When tarantulas grow blue hair | Science News

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When tarantulas grow blue hair

Origin of color is unclear, but evolved multiple times

1:00pm, January 5, 2016

BLUE HUE  Unusual among nature’s blues, tarantula color doesn’t change much when viewed from different angles. Shown is a Chromatopelma cyaneopubescens.

Roses are red. These tarantulas are blue. They can’t see their color, so what does blue do?

Among the various tarantula hues, “the blue color is mysteriously widespread, ” says Bor-Kai Hsiung of the University of Akron in Ohio. At least one species of tarantula flashes some blue in 40 of the 53 genera he checked. Mapping them onto a tarantula family tree, Hsiung estimates that the color evolved independently at least eight times. At first, he wondered if color among the colorblind spiders was a by-product of some more useful trait. But evidence led elsewhere.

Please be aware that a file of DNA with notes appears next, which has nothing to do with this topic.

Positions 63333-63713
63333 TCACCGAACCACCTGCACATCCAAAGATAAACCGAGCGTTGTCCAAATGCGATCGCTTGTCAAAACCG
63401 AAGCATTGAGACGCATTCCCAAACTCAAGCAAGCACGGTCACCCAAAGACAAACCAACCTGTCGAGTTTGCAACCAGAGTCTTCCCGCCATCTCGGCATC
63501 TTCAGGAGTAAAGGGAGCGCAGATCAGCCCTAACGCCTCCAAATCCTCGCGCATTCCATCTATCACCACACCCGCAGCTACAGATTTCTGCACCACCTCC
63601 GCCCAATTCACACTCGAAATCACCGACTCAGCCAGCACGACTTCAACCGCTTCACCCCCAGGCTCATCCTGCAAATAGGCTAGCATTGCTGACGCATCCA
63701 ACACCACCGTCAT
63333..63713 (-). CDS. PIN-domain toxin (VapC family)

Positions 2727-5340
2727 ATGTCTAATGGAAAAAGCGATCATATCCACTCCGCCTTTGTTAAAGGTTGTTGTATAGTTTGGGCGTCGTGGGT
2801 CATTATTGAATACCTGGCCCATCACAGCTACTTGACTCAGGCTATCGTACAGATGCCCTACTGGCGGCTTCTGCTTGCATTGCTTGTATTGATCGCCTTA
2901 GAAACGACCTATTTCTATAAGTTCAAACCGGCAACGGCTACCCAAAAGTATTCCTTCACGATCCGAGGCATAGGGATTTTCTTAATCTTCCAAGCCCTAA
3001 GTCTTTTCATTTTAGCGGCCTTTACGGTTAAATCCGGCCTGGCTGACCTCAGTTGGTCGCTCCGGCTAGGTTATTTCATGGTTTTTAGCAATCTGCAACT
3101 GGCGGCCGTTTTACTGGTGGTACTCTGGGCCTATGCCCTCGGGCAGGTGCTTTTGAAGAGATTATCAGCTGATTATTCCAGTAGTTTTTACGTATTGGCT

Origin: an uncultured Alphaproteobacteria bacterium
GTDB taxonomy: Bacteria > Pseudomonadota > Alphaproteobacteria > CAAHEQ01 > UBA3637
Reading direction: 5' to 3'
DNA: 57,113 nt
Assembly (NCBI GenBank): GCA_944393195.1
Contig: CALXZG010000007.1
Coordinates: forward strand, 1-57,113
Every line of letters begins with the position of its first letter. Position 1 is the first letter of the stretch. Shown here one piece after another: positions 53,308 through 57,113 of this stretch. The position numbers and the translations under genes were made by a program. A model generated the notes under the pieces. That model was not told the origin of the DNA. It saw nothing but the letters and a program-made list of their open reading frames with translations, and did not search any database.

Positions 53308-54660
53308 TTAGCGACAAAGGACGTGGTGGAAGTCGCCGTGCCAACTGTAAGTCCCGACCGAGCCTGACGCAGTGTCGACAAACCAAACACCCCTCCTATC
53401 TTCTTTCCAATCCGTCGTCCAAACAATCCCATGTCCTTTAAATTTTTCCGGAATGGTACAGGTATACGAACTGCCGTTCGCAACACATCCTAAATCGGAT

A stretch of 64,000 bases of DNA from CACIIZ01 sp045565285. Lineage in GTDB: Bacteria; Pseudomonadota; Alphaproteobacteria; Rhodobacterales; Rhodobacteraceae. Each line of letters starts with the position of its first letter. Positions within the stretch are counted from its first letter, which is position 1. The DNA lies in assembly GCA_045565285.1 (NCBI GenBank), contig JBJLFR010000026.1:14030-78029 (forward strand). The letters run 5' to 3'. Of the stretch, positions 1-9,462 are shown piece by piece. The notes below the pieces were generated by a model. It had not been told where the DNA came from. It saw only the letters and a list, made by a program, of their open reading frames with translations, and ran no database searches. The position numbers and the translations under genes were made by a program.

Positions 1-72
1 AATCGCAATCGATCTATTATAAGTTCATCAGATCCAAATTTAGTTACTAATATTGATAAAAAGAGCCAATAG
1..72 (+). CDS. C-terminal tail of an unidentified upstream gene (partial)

Tarantula blue comes solely from hair. Underneath even the most eye-popping sapphire locks, spider cuticle is a dull dark. Like 90 percent of the blue coloration in nature, Hsiung says, the tarantula hair comes to its blueness from light reflected through embedded nanoscale structures. And, oh the variety. Some species deploy an ordered phalanx of micro pancake stacks, each with cuticle layers

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